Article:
How to tell when your Jackfruit is ripe to pick

Aug. 8, 2022 | 5 Min read
Sheryl Backhouse, long-time member of the Sub-Tropical Fruit Club, gives her top tips on how to know when your jackfruit is ripe for the picking.

Sheryl Backhouse* 

Jackfruit mature 3–8 months from flowering. There are a few ways of telling when they are ripe:

- A dull hollow sound is produced when the fruit is tapped with your knuckle

- The last leaf of the peduncle yellows

- Fruit spines become well developed, wider spaced and soften

- The spines yield to moderate pressure

- An aromatic odour develops.

Picking time depends on whether the fruit will be used at home or sold.

Fruit intended to be eaten soon should be harvested when the rind is fairly soft, the peduncle leaves turn yellow, and the fruit has an aromatic odour.

Fruit intended for sale should be firm with no aroma but the leaf nearest the fruit must be starting to turn yellow and the spines set far apart. The flesh at this stage is crispy and pale yellow.

The quantity of latex decreases as the fruit ripens. Try to cut a fruit that is green, and you will have latex all over you. Cut into an over ripe fruit and there is almost no latex. If you do get the sap on your hands, you can easily get it off using lanoline soap – the kind they use in industry.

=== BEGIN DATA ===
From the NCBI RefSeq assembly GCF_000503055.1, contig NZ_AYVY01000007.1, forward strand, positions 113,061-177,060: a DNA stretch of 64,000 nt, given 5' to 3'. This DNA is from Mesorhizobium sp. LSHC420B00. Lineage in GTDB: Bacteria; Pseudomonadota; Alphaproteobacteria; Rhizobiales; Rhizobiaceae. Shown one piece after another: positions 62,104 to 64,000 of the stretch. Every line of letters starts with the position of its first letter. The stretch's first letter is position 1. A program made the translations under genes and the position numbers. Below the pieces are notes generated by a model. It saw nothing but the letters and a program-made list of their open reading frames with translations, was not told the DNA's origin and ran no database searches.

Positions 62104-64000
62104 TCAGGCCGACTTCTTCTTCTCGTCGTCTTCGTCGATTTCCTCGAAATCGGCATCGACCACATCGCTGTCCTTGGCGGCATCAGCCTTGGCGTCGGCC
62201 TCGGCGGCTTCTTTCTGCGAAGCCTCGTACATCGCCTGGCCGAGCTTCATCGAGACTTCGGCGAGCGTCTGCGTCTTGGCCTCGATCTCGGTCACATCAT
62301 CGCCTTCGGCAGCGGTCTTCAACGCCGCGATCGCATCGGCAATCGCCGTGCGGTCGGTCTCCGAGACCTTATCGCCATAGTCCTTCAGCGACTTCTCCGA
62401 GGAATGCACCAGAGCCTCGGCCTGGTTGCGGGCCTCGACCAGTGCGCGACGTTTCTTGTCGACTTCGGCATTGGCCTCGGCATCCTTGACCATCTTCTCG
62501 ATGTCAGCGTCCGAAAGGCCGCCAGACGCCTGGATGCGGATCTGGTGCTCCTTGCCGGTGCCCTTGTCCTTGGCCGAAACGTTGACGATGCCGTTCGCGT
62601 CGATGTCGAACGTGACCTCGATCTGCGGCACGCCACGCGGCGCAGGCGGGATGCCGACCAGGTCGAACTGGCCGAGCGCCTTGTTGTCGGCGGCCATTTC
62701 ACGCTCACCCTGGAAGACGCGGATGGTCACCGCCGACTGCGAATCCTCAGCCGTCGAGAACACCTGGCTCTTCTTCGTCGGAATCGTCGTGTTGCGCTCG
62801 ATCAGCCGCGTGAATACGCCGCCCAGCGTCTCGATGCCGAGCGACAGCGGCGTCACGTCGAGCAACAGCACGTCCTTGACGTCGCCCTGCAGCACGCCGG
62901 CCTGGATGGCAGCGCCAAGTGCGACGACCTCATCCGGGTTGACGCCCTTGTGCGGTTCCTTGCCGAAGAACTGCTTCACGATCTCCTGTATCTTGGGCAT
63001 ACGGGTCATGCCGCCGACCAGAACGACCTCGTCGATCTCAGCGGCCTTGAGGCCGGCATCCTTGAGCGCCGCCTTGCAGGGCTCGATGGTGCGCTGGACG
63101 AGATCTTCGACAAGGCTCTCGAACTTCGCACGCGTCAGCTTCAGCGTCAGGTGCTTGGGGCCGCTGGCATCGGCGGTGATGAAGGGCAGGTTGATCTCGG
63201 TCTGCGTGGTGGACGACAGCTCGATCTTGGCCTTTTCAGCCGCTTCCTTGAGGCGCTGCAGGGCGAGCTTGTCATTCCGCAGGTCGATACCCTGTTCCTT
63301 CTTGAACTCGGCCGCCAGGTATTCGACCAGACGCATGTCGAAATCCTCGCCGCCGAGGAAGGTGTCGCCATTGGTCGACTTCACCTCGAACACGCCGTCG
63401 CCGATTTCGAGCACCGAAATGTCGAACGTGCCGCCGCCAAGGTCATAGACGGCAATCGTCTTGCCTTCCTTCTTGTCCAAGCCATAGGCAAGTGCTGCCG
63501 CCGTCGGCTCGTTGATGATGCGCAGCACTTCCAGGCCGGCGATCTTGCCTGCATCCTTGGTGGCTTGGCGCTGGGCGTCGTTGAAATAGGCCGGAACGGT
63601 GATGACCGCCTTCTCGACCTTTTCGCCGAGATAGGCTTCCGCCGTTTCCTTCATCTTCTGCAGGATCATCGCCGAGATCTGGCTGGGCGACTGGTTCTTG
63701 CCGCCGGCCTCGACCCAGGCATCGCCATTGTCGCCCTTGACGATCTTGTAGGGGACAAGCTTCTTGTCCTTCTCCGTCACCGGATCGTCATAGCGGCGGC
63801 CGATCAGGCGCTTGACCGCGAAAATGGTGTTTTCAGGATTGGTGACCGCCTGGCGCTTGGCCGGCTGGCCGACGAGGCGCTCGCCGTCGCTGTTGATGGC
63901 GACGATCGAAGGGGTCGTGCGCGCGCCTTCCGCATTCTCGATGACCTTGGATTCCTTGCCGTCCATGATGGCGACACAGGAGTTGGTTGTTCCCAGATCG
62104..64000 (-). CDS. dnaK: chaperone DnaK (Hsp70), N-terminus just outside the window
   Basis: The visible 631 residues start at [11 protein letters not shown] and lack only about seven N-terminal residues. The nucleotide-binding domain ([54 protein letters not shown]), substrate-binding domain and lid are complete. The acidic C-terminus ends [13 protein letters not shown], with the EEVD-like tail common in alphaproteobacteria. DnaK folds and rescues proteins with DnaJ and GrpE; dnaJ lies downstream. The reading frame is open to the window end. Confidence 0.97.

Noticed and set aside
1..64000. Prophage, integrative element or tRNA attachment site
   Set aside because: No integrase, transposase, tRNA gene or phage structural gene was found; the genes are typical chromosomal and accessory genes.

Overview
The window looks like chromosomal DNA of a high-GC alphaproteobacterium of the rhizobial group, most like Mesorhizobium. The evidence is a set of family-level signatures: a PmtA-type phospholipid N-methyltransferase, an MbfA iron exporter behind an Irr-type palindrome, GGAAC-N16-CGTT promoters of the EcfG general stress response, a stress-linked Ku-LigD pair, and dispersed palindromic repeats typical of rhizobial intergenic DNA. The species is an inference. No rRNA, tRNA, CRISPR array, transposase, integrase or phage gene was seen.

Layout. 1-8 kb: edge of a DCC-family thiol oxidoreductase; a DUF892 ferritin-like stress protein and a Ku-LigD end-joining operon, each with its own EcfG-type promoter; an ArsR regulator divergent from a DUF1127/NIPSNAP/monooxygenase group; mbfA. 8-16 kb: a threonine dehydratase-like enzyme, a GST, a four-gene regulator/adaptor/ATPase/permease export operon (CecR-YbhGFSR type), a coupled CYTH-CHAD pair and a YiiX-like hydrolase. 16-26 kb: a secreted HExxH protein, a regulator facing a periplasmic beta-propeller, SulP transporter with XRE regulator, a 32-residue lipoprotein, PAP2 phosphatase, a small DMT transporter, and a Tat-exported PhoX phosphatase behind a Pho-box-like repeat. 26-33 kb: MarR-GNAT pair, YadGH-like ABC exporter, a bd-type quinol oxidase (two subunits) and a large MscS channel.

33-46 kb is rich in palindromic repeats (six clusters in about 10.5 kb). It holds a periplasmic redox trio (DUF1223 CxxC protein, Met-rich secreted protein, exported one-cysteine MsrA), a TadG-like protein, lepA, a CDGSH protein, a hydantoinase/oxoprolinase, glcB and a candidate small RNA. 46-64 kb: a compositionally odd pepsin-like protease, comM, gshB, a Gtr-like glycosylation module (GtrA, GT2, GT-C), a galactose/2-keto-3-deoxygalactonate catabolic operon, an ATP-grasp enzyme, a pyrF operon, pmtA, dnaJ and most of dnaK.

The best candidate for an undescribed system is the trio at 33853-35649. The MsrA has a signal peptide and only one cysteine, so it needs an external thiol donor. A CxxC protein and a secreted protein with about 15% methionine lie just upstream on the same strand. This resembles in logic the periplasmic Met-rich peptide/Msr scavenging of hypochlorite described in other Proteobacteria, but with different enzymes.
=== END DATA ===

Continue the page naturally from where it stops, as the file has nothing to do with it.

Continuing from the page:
After ripening, they turn brown and deteriorate rather quickly. Cold storage trials indicate that ripe fruits can be kept for 3–6 weeks at 11°–13° C (52° to 55°F) and relative humidity of 85% to 95%.

You can also make three shallow cuts in the fruit a few days before you plan to cut it down which will let some of the latex drain out.

Use rubber surgical gloves and coat knives with olive oil when cutting up the fruit just in case of latex.

If the fruit is too high up to check if it is ripe, slap it with a long pole to hear that dull sound.

Ripening can be accelerated by putting whole fruit into a closed 20-litre bucket.

*Sheryl Backhouse is a long-time member of the Sub-Tropical Fruit Club of Queensland and was awarded with an Australia Day Order of Australia for her services to the community and sub-tropical fruit industry in January 2021.

Categories Tropical trees

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